Pile #1
The first thing you can see at the bottom left is my instrument inventory list.  Now who asks music teachers to do an inventory that is due in December?  Oh, that would be me!  In my assignment as lead elementary music teacher, I had to ask all of my colleagues to finish their inventory before winter break.  In all fairness, the district property person's original due date was Sept. 30, but that has been pushed back several times until....NOW!  I hope we can all get them done, but it has been a little challenge.

Field Trip Preparation
Further down the pile you can see the Carnegie Hall Link Up curriculum guide for the Orchestra Rocks.  We have been fortunate that our local symphony has linked up with Carnegie Hall because this is a great program.  It has made the young people's concerts much more interactive, and even the classroom teachers are now impressed with them.  My 4th graders began their recorder lessons in October, and we will have to hit the Orchestra Rocks songs pretty hard in January. 

Bucket Drum Materials
The yellow and white papers at the bottom are drumline cadences, printed from  This is a site full of just what the url says, free drumline music.  I have found several simple pieces that I am using with my 5th grade bucket drummers.

My Computer
This computer is connected to my new SmartBoard!  It still seems to have some kinks.  I'm not sure if it is the new board, or the old computer, but I hope to get that troubleshooted next week.  I really am loving the fact that I have a mounted projector and I don't have to trip over wires, or arrange seating so kids can see around the projector cart!

Winter Concert
On top of the computer, on bright green & gold paper so it doesn't get lost, is my script and rehearsal schedule for the winter concert.  The stack of green papers on the right are the student attendance commitment forms for the evening concert.  The pink square contains a sketch of a hot air balloon that I gave to my art teacher colleague.  She is awesome, and turned that little scrap of paper into a giant hot air balloon for the concert backdrop.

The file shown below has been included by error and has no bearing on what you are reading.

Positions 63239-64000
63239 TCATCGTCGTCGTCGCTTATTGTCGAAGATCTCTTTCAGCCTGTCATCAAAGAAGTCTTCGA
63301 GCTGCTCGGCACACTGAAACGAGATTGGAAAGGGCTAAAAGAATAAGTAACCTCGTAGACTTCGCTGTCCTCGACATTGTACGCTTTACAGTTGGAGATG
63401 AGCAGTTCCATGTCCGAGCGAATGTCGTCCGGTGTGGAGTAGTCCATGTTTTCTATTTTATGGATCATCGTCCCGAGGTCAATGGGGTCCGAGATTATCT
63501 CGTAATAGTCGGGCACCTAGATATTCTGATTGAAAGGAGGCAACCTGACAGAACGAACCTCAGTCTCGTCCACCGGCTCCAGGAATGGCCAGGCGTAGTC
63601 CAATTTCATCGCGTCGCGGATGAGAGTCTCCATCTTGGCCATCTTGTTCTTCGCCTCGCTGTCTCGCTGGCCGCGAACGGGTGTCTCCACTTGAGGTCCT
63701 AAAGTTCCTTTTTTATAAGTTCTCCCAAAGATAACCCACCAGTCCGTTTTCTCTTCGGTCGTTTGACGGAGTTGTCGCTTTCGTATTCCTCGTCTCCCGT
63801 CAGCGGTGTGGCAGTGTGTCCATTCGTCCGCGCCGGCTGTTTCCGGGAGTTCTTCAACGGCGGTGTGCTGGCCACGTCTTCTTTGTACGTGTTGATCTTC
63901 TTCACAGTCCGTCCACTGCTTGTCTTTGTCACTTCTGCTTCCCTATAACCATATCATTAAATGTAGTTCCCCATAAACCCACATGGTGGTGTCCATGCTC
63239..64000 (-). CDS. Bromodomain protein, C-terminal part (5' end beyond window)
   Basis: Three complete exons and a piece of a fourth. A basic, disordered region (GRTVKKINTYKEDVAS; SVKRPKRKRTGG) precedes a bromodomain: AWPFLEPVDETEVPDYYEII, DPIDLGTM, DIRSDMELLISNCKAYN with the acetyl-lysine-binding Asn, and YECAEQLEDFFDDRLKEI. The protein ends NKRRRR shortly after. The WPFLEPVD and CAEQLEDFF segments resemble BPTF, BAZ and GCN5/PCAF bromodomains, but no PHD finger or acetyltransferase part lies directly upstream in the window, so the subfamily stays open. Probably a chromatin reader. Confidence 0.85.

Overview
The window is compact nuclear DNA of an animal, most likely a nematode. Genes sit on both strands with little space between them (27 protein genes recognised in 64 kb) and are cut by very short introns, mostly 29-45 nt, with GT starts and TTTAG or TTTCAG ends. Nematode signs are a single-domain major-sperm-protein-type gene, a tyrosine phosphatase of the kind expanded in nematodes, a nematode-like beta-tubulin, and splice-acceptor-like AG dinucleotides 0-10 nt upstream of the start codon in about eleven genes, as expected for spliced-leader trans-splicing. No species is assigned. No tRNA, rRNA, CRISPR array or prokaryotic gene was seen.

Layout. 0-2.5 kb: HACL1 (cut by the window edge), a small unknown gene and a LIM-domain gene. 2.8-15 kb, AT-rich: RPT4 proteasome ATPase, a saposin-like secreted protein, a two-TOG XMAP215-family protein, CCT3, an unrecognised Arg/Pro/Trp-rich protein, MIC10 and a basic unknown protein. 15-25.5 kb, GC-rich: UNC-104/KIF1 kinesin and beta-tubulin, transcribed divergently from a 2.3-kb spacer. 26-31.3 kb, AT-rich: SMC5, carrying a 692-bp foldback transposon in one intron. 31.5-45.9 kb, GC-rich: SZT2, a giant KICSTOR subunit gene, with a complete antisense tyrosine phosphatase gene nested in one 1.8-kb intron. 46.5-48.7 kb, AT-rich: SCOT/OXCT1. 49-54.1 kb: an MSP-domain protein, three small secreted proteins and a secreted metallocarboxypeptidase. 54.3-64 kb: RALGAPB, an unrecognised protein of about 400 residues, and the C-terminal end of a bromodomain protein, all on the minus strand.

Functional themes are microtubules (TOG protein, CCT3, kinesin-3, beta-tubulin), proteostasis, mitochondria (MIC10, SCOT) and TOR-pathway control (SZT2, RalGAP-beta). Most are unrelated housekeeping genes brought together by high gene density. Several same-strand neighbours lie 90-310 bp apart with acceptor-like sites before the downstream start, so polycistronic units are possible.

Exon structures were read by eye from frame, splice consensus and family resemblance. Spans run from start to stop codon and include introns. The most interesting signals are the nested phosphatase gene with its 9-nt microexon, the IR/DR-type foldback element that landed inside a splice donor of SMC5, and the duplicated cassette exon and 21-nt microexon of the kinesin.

Our theme for this year's concert was Dream BIG!  This coordinates with our school-wide them book, Dream Something Big, that you see on the back corner of my desk.  The book tells the story of the man who created the Watts Towers.  The concert include the entire 3rd, 4th & 5th grades, and went off with only a minor glitch or two and I am very thankful that it is over!  

Post Concert
I am definitely looking for something a little more low key for next week.  Jena Hudson's Winter Listening Glyphs will be just the thing!  I have printed out the mitten page, and it is ready to take to the copy machine.

Miscellaneous Stuff
Of course, there always seems to be a few extra things on the desk!  My Nutcracker is tucked in the back, in use during many lessons this month.  Under the monitor is a birthday card to me.  It was an especially nice surprise because we haven't been too great about acknowledging birthdays at my school.  Morning coffee mug, afternoon water bottle, well used pencil cup, and a bright pink scarf.  All necessary in the daily life of a music teacher!

Thanks for taking the tour of my desk.  I'm looking forward to cleaning it off again next week.  I hope to start January off with it looking more like picture #1!

Thanks to Rachel for hosting this linky party.  Be sure to visit her blog by clicking on the "What's on Your Desk" picture above and check out the other music teacher desks!
The Thanksgiving holiday was much needed, and it went by much too fast!  I enjoyed time with my family, with lots of rest and plenty of food.  We are moving quickly on to Cyber Monday and the big Teachers Pay Teachers site-wide sale.  My entire store will be 28% off during the sale!